Roux: What’s All The Fuss About?
Without roux there is no gumbo.
For gumbo, a traditional roux is equal parts oil and flour. Essentially, you are frying the flour in the oil until it becomes the color of dark chocolate (but without burning it!). Why do we do this? Because roux adds a depth of color and flavor to the gumbo that it would not have otherwise. It also thickens up the gumbo, setting it apart from any other kind of soup.
Why a Dry Roux?
Making a roux is a delicate process. It is easy to lose your patience, turn the heat up, and accidentally burn the roux. Burnt roux does not smell very good. And a burnt roux means you have to start over from scratch… if you want gumbo, that is.
Making a traditional roux can take up to 30 minutes, if you do it right. When asked how long it takes to make a roux, many Cajuns will respond indicating the number of beers or Martinis it takes, not minutes. “It’s a two Martini roux.”
I’ve seen rouxs made with olive oil, canola oil, vegetable oil, and Crisco vegetable shortening, but I tend to stay away from those. I’ve seen rouxs made with butter, reduced chicken fat, goose fat, coconut oil, and even the grease from andouille. I like those. When making a roux with oil, you need to choose something with a high smoke point. You don’t want the oil to burn.
Any kind of flour will do. All-Purpose. Bread flour. That really doesn’t matter much. The main thing is that you use equal parts oil and flour, and that you don’t burn it. Recently, I’ve started adding a little more flour that oil. I find that it speeds the process up a bit.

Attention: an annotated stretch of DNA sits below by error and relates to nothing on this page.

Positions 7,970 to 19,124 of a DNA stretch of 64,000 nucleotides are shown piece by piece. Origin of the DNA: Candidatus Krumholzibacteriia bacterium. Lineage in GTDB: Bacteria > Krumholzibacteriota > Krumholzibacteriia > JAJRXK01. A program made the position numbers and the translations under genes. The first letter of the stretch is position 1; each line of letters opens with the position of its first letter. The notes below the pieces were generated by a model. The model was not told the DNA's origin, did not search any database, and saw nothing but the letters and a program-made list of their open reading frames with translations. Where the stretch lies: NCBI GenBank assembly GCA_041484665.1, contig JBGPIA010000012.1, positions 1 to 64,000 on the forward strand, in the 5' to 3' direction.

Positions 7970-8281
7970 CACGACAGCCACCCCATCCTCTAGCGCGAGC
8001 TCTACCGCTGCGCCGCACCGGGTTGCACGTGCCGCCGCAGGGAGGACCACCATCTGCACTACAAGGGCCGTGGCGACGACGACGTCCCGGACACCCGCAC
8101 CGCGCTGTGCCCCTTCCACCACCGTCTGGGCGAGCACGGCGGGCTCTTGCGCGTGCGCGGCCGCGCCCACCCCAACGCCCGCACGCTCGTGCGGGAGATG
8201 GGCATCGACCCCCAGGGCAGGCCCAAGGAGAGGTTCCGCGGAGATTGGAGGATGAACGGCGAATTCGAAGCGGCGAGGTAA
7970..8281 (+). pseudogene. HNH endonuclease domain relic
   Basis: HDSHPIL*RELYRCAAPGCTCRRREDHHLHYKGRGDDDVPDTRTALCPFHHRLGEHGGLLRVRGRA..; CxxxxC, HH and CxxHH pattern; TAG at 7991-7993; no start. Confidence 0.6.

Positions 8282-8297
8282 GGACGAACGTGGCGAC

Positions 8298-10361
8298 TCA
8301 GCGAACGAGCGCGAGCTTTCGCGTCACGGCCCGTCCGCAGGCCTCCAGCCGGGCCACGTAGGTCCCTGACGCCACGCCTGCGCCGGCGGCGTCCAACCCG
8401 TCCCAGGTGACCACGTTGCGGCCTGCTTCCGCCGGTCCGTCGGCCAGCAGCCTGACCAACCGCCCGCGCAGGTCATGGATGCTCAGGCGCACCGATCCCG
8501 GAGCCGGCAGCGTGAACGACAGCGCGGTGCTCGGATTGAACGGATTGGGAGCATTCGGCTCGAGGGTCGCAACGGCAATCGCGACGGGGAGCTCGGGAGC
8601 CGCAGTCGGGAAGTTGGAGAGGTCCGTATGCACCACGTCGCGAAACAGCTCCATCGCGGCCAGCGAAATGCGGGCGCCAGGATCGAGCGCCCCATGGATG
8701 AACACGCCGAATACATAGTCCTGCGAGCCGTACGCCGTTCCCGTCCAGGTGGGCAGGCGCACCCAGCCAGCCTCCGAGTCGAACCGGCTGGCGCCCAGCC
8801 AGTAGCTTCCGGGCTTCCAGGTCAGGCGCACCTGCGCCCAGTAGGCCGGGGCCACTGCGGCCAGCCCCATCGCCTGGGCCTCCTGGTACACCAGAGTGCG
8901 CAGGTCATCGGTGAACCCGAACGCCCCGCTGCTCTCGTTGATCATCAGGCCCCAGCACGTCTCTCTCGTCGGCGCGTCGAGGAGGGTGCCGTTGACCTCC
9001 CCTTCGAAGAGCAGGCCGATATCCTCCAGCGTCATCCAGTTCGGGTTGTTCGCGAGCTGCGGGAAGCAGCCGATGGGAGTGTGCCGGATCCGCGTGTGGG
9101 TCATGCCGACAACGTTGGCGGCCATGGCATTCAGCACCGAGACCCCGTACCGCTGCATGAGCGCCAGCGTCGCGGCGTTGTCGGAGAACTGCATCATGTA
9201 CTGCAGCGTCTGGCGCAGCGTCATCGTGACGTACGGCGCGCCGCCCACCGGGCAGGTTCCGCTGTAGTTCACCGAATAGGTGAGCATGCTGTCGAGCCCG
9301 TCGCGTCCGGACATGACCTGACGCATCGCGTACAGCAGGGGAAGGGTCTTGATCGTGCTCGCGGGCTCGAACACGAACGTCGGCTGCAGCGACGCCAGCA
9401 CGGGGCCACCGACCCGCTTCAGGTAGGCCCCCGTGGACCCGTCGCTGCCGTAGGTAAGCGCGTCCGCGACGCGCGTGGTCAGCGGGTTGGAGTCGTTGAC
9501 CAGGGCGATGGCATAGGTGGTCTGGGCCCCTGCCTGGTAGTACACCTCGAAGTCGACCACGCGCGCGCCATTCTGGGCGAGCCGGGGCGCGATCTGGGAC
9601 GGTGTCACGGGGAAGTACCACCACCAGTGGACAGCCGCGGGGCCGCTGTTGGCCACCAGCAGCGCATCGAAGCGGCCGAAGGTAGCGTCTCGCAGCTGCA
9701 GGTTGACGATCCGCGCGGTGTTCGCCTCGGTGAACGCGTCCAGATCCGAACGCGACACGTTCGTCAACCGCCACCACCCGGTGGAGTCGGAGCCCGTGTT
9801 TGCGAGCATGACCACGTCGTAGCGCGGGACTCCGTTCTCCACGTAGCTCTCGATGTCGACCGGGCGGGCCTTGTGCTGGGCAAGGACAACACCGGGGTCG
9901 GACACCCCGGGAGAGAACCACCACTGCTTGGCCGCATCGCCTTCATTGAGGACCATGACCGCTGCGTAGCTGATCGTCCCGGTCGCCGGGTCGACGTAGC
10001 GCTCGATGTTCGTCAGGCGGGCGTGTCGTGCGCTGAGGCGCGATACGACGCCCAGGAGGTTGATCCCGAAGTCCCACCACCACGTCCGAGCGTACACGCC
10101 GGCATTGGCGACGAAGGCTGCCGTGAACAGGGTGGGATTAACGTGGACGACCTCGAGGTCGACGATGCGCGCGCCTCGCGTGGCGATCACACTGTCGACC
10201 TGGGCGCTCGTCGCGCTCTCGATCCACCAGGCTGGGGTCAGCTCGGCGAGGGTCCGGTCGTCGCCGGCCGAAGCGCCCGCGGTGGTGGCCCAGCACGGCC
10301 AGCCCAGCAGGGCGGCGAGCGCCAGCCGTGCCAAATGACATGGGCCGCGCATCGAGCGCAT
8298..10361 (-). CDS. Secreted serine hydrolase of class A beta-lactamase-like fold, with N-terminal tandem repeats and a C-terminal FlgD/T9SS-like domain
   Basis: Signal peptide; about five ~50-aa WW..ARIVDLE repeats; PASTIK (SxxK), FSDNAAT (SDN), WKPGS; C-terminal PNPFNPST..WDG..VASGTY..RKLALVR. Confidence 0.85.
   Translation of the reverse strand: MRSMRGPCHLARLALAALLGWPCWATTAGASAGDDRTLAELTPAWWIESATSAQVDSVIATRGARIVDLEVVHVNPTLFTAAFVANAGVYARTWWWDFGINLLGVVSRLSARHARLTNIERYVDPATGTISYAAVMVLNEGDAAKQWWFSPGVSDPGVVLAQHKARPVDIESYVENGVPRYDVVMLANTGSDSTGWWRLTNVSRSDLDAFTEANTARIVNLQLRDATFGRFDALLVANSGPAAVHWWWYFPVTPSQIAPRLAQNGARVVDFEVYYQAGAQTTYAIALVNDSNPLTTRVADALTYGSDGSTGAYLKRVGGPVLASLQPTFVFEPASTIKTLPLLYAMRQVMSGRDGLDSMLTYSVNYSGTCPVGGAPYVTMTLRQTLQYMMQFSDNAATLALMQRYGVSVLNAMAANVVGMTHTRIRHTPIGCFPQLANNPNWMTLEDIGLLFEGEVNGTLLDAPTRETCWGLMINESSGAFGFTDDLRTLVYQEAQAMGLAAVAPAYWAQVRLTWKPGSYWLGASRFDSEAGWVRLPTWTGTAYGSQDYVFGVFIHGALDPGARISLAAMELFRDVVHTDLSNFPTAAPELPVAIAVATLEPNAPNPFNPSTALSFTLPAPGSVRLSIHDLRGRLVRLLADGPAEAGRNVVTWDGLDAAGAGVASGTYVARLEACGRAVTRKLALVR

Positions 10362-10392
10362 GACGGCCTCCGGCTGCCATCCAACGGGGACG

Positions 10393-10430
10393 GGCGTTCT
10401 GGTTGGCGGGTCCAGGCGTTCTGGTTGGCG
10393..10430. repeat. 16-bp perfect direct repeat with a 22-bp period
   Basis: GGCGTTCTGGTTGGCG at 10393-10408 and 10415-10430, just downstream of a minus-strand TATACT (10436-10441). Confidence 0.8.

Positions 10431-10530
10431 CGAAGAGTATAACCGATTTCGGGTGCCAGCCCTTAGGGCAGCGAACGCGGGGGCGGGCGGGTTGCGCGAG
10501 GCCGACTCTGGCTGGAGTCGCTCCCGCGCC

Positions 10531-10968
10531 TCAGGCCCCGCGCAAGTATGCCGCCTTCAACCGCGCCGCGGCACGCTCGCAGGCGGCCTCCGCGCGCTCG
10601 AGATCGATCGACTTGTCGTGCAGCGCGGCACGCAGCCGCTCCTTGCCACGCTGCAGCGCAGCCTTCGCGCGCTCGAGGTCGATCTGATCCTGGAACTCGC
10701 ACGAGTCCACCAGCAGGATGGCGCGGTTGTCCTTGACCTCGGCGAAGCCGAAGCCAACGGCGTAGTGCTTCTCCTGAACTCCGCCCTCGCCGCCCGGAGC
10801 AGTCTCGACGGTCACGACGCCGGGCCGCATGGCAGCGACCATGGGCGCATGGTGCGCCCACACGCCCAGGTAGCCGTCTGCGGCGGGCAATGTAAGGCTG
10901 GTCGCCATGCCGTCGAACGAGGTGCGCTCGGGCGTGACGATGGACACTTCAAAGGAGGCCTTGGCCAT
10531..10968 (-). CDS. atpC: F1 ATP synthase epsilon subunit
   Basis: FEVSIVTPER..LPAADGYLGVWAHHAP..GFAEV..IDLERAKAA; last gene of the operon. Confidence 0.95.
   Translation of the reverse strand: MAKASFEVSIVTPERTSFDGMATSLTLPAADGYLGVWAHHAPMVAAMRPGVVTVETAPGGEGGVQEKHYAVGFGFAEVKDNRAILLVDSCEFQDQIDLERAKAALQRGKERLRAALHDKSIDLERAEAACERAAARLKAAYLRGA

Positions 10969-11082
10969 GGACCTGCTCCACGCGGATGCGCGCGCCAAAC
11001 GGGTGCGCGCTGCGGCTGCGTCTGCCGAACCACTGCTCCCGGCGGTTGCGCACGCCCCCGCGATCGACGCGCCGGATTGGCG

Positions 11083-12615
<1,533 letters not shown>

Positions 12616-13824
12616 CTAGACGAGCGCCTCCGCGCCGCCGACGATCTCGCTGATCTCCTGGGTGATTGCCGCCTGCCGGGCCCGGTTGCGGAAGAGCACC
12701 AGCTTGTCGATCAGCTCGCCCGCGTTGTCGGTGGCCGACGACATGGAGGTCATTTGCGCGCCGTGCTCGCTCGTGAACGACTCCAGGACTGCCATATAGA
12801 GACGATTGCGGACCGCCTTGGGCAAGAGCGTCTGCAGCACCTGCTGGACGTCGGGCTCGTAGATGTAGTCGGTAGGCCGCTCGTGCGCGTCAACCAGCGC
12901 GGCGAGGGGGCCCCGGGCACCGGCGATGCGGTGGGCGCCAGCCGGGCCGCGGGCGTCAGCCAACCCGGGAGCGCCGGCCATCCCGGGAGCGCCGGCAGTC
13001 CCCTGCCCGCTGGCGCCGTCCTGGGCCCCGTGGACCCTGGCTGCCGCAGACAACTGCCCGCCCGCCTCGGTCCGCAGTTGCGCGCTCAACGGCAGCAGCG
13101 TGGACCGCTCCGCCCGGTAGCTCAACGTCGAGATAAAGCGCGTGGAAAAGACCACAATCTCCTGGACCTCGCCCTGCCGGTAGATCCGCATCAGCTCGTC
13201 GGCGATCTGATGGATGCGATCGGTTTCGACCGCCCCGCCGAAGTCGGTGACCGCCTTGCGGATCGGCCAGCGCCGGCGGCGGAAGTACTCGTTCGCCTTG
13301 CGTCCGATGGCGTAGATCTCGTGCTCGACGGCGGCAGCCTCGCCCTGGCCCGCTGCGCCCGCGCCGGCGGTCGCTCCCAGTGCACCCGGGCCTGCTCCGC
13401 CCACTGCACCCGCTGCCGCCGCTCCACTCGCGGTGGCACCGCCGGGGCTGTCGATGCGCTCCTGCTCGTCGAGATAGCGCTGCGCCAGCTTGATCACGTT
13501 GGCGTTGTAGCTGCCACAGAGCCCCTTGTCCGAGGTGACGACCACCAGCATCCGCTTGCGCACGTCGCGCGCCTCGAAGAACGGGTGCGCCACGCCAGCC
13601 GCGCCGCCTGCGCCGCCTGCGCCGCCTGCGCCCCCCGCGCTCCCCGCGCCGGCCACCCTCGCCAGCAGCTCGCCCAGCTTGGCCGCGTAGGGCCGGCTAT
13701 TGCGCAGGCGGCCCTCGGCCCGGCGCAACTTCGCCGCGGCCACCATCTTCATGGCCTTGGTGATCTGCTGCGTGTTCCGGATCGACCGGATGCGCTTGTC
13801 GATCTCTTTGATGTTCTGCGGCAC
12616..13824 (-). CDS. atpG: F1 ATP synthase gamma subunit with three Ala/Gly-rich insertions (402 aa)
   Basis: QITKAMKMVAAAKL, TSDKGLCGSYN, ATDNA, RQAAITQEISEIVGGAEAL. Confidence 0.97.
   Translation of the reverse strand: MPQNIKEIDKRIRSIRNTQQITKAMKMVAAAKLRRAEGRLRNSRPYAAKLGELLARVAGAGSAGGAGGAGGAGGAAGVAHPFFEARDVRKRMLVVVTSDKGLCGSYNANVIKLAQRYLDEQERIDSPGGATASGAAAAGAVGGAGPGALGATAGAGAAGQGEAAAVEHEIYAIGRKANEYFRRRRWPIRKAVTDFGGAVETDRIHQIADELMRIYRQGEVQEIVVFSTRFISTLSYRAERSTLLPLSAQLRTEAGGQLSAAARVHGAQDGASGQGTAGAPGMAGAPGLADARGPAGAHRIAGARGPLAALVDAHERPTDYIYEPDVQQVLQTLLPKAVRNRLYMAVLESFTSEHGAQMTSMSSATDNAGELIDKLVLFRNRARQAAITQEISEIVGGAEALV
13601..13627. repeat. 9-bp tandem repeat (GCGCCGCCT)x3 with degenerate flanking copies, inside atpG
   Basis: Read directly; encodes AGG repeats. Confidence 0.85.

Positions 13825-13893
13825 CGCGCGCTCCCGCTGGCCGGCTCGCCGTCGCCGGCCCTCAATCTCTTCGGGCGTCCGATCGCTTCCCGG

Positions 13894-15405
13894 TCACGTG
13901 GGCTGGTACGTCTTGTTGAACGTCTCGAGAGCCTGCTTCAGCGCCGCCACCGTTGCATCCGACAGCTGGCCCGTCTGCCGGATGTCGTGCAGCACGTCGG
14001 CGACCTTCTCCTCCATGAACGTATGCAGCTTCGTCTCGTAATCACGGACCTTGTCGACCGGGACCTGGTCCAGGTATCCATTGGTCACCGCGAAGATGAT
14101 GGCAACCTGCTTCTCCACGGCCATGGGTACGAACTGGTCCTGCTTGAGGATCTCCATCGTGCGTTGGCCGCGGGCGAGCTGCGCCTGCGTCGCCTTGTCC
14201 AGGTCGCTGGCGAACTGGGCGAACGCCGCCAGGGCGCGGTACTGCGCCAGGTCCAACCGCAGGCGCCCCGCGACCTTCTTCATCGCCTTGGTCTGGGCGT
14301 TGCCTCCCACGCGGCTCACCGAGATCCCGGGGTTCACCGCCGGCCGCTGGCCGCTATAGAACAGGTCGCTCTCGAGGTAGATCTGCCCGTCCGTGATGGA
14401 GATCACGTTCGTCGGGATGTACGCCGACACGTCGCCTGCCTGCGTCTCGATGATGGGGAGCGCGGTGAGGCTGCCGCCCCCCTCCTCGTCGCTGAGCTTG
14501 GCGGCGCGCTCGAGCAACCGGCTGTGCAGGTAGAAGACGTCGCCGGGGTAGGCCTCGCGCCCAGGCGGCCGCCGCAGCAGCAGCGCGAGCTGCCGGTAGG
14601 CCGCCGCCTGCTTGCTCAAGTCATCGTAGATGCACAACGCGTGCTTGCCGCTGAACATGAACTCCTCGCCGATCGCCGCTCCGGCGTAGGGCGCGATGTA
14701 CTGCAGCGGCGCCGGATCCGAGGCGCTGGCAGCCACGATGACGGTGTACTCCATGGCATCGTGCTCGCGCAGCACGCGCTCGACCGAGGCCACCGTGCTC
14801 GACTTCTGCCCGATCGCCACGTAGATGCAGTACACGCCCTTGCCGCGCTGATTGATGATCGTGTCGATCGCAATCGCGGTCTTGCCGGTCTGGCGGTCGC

An alternative to the traditional oil and flour roux, is a dry roux made in the oven. It takes longer to make the roux, but it demands less attention. In my experience, the results are the same. Just less mess and more time to chop onions, bell peppers, and celery.
- 3 cups All-Purpose Flour (I prefer King Arthur flour)
For Preparing the Roux
- Distribute 3 cups of flour evenly over the dry bottom of a large iron skillet or heavy Dutch oven.
- Place skillet in a 400 degree oven for an hour to an hour-and-a-half. Stir well every 15 minutes so that the flour will brown evenly. Note: toward the end of the cook time (maybe the last 20 minutes or so), you will need to stir more frequently. Let your nose dictate the time. The kitchen will be filled with the wonderful nutty fragrance of roux… but you don’t want it to burn.
- Once it has reached the color of peanut butter, remove the skillet from the oven and let it cool. Note: The roux will actually darken in color when added to water, oil, or when added directly to a gumbo.
Use the amount called for in the gumbo recipe. For example, 1 cup or 3/4 cup. Whatever it may be.
When ready to use, you can mix equal parts dry roux and water until smooth. Or you can add an equal portion of dry roux to heated oil in a skillet and mix thoroughly. No need to brown it any further.
I like to add the dry roux by itself to the pot of onions, bell peppers, and celery as they finish sautéing. Then I add the andouille (after degreasing and slicing) and let that sauté for a bit before adding the stock.
This dry roux can be stored in a glass jar for future use.
What About You?
Do you have any roux-making tips? Or maybe a roux-making catastrophe story or two? I’d love to hear about it! Leave a comment below!